Class antagonism persists, and struggles still happen. However, “the diverse fractions of the working class no longer shape themselves into a workers’ movement.” When particular groups of workers struggle, they may identify as workers. But when broader struggles arise, workers do not identify as part of the working class but “as citizens, as participants in a ‘real democracy,’ as the 99 percent, and so on.” Such identities seems “to widen their capacity to struggle” in a way that identification with the working class does not.

The kind of arguments that Sinistra Critica and Endnotes propose, with their emphasis on discontinuity, are important. They have the merit of registering important changes that much of the far left ignores, denies or minimizes. Today most radicals have little sense of the present as a moment in history with distinctive features and how these differ from the contours of previous periods. Adherents of the revolutionary left are more likely to have definite views about such matters. However, on the far left the present is often understood in relation to whichever momentous historical events a political current treats as most important (the Russian Revolution, the Spanish Revolution, the Chinese Revolution…). The era in which we live is rarely recognized as a period that is profoundly discontinuous with the years c. 1840-1970 during which the traditions of the revolutionary left took shape. That’s one reason why absurdities like socialists in Texas reading about Lenin for guidance in building their organization are not uncommon today. With too much of the far left intellectually imprisoned in archaic thinking, there’s value in stressing that the workers’ movement and the political horizon linked with it are now truly in the past — but also that capitalism, the working class, class struggle, bureaucratic mass organizations born of the workers’ movement, and  the  potential for a self-governing society are still features of the crisis-ridden world we’re trying to change.

In order to help us orient ourselves, it’s worth addressing the question of how the workers’ movement came to an end. Although Endnotes‘ description of what remains of the movement is evocative, its explanation of the movement’s passing is inadequate – capital’s inexorable tendency to atomize the working class while simultaneously making individuals objectively more interdependent coexists with the historical investigation of class struggles and geopolitical forces in a way that isn’t synthesized convincingly. By “the workers’ movement” I don’t mean any and all mass organizations of the working class. Instead, I’m referring to something more specific: configurations of workers’ organizations with a strong relationship to at least a small but significant minority of the class that affirm a commitment to the creation by workers of a fundamentally different society.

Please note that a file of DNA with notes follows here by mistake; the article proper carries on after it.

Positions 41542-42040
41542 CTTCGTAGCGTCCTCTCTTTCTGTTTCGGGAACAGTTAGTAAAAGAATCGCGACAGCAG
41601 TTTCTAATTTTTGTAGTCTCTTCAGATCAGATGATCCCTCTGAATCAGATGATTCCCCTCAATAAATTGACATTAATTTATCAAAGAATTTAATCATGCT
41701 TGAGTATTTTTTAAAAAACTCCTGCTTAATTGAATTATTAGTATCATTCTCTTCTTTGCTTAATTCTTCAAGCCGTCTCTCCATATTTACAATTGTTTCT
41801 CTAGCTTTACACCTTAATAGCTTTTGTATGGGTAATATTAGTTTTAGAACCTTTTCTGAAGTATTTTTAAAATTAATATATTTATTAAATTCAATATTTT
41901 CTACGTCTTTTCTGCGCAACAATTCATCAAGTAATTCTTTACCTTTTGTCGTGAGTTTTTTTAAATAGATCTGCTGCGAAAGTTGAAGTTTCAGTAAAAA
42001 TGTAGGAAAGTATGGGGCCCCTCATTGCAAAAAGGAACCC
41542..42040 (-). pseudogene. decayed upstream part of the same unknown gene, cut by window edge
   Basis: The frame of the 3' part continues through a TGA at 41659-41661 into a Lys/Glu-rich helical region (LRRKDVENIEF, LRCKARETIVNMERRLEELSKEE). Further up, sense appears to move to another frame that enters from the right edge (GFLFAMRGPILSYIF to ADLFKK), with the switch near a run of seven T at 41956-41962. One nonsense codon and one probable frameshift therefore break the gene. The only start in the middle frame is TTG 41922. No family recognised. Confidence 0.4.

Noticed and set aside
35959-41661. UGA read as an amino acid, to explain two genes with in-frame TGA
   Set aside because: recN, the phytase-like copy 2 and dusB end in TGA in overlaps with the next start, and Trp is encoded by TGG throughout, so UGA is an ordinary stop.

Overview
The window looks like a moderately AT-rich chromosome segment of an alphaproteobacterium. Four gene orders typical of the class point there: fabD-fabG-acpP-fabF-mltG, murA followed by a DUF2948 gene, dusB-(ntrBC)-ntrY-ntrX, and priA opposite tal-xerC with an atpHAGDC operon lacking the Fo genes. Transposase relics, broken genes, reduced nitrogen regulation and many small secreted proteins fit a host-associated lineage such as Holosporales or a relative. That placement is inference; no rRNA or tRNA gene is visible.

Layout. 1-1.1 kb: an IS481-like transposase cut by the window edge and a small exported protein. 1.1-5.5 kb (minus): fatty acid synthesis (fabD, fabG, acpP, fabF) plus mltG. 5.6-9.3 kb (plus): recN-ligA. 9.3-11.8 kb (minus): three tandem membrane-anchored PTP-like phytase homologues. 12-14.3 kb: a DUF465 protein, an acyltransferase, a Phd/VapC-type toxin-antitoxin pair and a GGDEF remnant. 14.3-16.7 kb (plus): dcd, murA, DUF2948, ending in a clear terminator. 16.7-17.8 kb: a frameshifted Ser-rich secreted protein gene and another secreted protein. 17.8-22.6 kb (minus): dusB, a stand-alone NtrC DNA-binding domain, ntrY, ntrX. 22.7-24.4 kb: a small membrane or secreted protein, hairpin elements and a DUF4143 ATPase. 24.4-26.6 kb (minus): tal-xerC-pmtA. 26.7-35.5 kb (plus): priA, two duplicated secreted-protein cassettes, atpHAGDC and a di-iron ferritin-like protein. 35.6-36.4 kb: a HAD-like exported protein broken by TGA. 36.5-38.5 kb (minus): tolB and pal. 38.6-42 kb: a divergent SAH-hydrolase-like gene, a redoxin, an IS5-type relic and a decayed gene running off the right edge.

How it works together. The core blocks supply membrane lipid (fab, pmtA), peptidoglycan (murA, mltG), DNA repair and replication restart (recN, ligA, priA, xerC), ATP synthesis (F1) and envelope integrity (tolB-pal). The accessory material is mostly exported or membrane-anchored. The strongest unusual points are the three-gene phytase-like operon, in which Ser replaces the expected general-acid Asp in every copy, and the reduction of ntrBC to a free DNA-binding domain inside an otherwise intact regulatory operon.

The first world-historic blow to the movement came earlier than is often realized, and was delivered by Stalinism. The fact that this history is not well known today and that nostalgia for a stronger left in the past still leads some people to be insufficiently critical of “Communism” makes it important to recount how Stalinism damaged the workers’ movement. The belief that socialism was being built in the USSR and later elsewhere  undoubtedly bolstered the workers’ movement internationally in certain ways. But that was false hope. When council democracy ceased to function in Russia in 1918 social supremacy passed from the working class to the leadership of one segment of the class, suspending the possibility of transition to socialism. Trapped in an impossible situation, a substitutionist revolutionary leadership evolved into rulers committed to modernization rationalized as “socialism in one country.” The last flickers of the fires lit in 1917 were snuffed out in the late 1920s with the completion of what Gareth Dale has aptly called a “modernizing counter-revolution” that consolidated the rulers of the USSR as a class. Stalinism crushed the already-subordinated workers’ movement in the USSR, turning its organizations into appendages of the party-state as it launched its industrialization drive. Its emulators in China, Cuba and other countries did the same whenever they came to power.

Sadly, the connection in workers’ minds between the idea of socialism and the “Communist” regime was so strong that the workers’ movement was weakened as more people outside the USSR learned of the horrors wrought by Stalinism. The vigorous efforts of the anti-Stalinist radical left to challenge the equation of socialism with “Communism”  had little success. The eventual collapse of most of the “Communist” societies dealt a further blow to the idea that the working class could remake society for the better, an effect that was often underestimated by socialists who rightly recognized that counter-revolution had long ago triumphed in the USSR. The mutation of China and Vietnam into “market Stalinism” had a similar ideological impact.